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Straight Line Graphs 3

Straight Line Graphs 3

Straight Line Graphs 3

We can identify the gradient and y-intercept if we are given a set of coordinates which feature on a line.

The gradient can be found by using a formula with coordinates located on a line.


Find the gradient of the line joining (3,4)(3,4) and (5,6)(5, 6)

Let's find the equation of a line when we do not know the y-intercept.

For example, let's find the equation of the line joining (6,20)(6,20) and (4,14)(4,14)


We can't immediately see the y-intercept

Neither of the points have an xx value of 0, so neither of them are the point at which the line crosses the y-axis.


Start by finding the gradient

Remember the formula: difference in ydifference in x\dfrac{difference \space in\space y}{difference \space in \space x}


What is the gradient between these points?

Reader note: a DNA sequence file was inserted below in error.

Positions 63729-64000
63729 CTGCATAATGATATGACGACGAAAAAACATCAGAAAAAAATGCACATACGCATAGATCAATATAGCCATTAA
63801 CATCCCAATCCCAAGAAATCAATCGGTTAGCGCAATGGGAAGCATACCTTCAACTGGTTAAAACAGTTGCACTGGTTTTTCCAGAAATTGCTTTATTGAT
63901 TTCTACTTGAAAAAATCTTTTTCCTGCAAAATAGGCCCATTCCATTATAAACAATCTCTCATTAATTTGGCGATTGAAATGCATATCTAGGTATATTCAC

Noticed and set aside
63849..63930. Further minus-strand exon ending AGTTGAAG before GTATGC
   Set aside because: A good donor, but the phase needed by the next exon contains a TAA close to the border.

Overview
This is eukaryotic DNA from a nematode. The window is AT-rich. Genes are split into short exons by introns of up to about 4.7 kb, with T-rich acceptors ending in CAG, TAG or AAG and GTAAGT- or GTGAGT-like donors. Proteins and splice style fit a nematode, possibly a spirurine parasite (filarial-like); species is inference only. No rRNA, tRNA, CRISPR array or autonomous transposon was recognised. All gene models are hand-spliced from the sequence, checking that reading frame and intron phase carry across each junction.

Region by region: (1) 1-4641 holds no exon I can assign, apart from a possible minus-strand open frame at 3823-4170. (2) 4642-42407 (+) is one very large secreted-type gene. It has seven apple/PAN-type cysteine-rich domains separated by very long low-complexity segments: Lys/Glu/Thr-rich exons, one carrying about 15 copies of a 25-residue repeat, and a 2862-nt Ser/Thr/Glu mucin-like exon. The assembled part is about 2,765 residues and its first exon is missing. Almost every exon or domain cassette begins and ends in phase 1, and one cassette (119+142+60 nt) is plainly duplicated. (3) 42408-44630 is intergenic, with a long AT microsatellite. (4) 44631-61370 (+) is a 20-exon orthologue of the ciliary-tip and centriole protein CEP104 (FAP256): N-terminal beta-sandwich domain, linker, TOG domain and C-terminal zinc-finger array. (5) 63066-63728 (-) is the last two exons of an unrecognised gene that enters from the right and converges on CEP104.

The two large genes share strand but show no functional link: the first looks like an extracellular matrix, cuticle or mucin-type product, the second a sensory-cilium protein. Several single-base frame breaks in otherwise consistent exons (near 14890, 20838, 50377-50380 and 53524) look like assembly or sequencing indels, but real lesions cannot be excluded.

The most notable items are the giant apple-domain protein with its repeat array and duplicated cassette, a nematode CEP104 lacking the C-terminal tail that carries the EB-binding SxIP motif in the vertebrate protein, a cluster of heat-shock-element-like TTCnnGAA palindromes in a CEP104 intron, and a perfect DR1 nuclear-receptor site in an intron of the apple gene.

Substitute the gradient into the equation

Now we have a value for mm, we can put this into an equation containing one of the points. Remember, the coordinates contain the x and y values at that point.


Let's do this for the point (4,14)(4,14)

For y=mx+cy=mx+c, 14=3(4)+c14=3(4)+{\color{#21affb}c}. We can rearrange this to find cc.


Subtract 12 from both sides

1412=12+c  c=214-12={\cancel{12}}+ c \space \rightarrow\space c=2


Nice! 😎

Now we know mm and cc, we can see that our equation is y=3x+2y=3x+2. You can check this by substituting in the values of the other point.